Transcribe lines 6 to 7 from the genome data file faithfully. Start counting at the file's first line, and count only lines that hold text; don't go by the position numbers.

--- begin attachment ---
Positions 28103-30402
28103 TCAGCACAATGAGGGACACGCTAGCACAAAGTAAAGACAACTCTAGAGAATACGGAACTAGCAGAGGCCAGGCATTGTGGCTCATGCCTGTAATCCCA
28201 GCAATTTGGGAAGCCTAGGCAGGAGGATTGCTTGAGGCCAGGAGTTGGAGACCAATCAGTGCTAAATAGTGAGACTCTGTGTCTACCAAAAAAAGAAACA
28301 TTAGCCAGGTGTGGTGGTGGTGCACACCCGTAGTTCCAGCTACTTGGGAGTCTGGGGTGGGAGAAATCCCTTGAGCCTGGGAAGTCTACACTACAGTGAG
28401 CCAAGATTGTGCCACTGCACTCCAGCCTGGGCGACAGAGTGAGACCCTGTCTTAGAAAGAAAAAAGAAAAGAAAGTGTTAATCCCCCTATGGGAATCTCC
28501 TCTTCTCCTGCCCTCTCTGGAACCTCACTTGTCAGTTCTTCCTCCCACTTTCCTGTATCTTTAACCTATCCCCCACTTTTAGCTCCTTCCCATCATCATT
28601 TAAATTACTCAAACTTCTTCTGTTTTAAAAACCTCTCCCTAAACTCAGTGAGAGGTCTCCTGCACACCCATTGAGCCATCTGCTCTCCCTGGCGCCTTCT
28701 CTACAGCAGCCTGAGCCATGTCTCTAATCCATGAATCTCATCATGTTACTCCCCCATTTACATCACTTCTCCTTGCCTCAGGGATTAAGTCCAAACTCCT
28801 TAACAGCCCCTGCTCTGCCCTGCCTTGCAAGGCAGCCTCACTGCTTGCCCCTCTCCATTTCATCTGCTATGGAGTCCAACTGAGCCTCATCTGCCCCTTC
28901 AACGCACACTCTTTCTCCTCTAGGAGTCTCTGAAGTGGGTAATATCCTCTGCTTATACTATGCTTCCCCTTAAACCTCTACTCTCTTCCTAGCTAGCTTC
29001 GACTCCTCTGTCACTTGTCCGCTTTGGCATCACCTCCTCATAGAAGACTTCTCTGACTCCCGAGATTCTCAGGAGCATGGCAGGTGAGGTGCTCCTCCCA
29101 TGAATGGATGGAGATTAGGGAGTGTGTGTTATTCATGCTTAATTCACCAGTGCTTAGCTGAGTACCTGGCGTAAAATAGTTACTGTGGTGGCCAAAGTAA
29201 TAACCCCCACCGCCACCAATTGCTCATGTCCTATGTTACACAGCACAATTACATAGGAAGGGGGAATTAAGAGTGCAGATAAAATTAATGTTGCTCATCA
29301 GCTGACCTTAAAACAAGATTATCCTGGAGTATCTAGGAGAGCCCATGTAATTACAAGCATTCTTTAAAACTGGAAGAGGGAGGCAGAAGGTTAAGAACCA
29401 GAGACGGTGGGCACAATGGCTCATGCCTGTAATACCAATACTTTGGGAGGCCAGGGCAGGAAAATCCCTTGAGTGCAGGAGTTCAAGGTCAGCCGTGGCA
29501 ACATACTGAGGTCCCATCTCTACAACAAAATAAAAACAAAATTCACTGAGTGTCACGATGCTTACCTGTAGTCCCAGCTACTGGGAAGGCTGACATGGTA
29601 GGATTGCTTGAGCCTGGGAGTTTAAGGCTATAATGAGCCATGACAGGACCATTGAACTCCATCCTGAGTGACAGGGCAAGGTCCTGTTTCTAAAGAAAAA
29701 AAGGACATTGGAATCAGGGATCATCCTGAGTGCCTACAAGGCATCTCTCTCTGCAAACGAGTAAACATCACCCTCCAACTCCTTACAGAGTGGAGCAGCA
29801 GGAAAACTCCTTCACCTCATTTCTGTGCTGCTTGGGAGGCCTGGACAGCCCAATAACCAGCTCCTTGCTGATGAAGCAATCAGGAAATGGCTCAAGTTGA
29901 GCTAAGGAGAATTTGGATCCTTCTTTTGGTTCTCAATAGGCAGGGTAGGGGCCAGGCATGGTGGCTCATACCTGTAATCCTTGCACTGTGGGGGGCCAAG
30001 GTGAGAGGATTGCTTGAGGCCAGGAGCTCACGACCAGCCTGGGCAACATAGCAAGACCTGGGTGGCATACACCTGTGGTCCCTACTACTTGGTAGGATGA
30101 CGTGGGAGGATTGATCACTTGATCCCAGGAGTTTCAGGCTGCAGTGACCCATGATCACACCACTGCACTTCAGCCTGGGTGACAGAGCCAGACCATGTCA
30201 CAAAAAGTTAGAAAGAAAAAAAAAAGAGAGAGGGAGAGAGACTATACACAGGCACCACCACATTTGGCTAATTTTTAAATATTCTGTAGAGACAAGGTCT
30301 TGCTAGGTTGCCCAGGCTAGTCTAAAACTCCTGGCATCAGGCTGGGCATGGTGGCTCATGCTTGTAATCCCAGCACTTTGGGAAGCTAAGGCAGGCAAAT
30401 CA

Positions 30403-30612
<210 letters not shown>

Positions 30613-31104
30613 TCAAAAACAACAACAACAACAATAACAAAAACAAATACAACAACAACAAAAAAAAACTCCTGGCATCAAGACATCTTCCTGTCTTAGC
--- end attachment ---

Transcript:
28501 TCTTCTCCTGCCCTCTCTGGAACCTCACTTGTCAGTTCTTCCTCCCACTTTCCTGTATCTTTAACCTATCCCCCACTTTTAGCTCCTTCCCATCATCATT
28601 TAAATTACTCAAACTTCTTCTGTTTTAAAAACCTCTCCCTAAACTCAGTGAGAGGTCTCCTGCACACCCATTGAGCCATCTGCTCTCCCTGGCGCCTTCT